With respect to elements (1), (2) and (3) defense counsel diligently sought
to procure Cicero’s testimony, and he had described her testimony - she would
testify that Cunningham was at the Brooklyn address at the time of the offense.
As to (4), Cunningham's sole defense was alibi and a contention that he
was simply misidentified as the person at the scene.
The government points out that Cunningham had been
a fugitive for several years by the time he was arrested and (page 7 ends)
scheduled for trial. And it had brought to Tampa from the Virgin islands
its case agent, and a chemist from Washington, D.C. We need not decide whether,
once a defendant has met the
requirements for a continuance, it can be denied because of inconvenience
to the government. If some kind of balancing is applicable Cunningham’s apparent
needs override the government’s inconvenience and the fact that the government
had opposed his effortd to avoid the very problem that occurred. Defendant
had given his best effort to obtain the testimony of Cicero by deposition
before trial, and the government had opposed that effort. If in fact Cicero
was en route to Tampa and in fact she became ill en route, and in fact she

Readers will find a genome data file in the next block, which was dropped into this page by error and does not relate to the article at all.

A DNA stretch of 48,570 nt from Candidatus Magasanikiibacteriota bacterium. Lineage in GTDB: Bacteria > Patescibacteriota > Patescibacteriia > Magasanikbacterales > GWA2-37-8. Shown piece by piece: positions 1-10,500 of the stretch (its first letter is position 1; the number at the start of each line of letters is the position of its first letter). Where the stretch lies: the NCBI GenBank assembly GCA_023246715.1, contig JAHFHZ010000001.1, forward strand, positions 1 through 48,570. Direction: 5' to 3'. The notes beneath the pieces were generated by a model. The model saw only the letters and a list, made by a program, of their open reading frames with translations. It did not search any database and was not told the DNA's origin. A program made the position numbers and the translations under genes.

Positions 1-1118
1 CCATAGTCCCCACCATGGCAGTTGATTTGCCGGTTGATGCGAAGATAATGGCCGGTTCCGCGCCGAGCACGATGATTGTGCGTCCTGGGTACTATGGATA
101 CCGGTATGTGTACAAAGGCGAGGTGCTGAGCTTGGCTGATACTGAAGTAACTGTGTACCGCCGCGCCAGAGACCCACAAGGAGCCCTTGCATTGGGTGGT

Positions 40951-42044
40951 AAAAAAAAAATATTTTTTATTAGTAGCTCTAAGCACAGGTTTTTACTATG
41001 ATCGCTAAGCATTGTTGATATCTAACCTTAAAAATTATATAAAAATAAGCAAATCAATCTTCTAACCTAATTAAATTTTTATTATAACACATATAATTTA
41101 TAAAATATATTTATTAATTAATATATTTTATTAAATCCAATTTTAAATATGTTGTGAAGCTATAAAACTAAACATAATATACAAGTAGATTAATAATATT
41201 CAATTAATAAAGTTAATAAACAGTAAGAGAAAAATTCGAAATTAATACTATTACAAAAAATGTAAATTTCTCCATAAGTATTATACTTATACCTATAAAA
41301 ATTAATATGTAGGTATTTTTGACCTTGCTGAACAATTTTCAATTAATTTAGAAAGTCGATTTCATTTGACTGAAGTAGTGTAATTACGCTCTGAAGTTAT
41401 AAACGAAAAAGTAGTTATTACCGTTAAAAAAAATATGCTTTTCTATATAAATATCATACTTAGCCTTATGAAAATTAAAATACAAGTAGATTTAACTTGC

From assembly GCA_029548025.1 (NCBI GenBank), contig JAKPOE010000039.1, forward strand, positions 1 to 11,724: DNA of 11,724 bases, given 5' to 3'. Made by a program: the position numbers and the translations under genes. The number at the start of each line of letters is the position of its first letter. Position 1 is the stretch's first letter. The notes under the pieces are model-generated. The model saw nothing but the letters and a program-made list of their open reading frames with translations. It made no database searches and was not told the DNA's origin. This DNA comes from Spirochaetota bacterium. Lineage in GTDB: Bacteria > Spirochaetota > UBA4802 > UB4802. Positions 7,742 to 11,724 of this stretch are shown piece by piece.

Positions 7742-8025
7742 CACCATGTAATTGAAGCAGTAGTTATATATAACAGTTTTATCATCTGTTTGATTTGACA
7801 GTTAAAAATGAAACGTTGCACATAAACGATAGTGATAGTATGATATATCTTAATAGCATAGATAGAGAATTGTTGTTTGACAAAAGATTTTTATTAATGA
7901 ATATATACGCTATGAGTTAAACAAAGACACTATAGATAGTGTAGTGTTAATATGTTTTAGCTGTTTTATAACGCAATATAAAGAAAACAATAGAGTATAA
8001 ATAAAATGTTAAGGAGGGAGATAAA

would testify that defendant was in Brooklyn on the date of the offense,
defendant suffered a serious injustice through denial of a continuance until
she could get to Tampa, or at least until the correctness of counsel’s representations
concerning her could be determined.
We, therefore, REMAND this case to the district court for a hearing. If
it is determined that In fact the defendant was deprived of Cicero’s testimony
because she became ill while en route to Tampa, and that she would testify
that defendant was in New York at the time of the alleged offense, defendant’s
conviction must be VACATED and he must be given a new trial. If it is found
that the report concerning the delay in Cicero’s transport to Tampa was incorrect,
or if it is found that she will not give alibi testimony as represented,
the conviction and sentence should be confirmed.
footnote 3: The government’s explanation that the case
had previously been set in July is a non-reason. Before July it had successfully
opposed efforts of defendant to have Cicero’s testimony taken by deposition,
and for part of July a trial had been forestalled because of nonavailability
of one of its witnesses.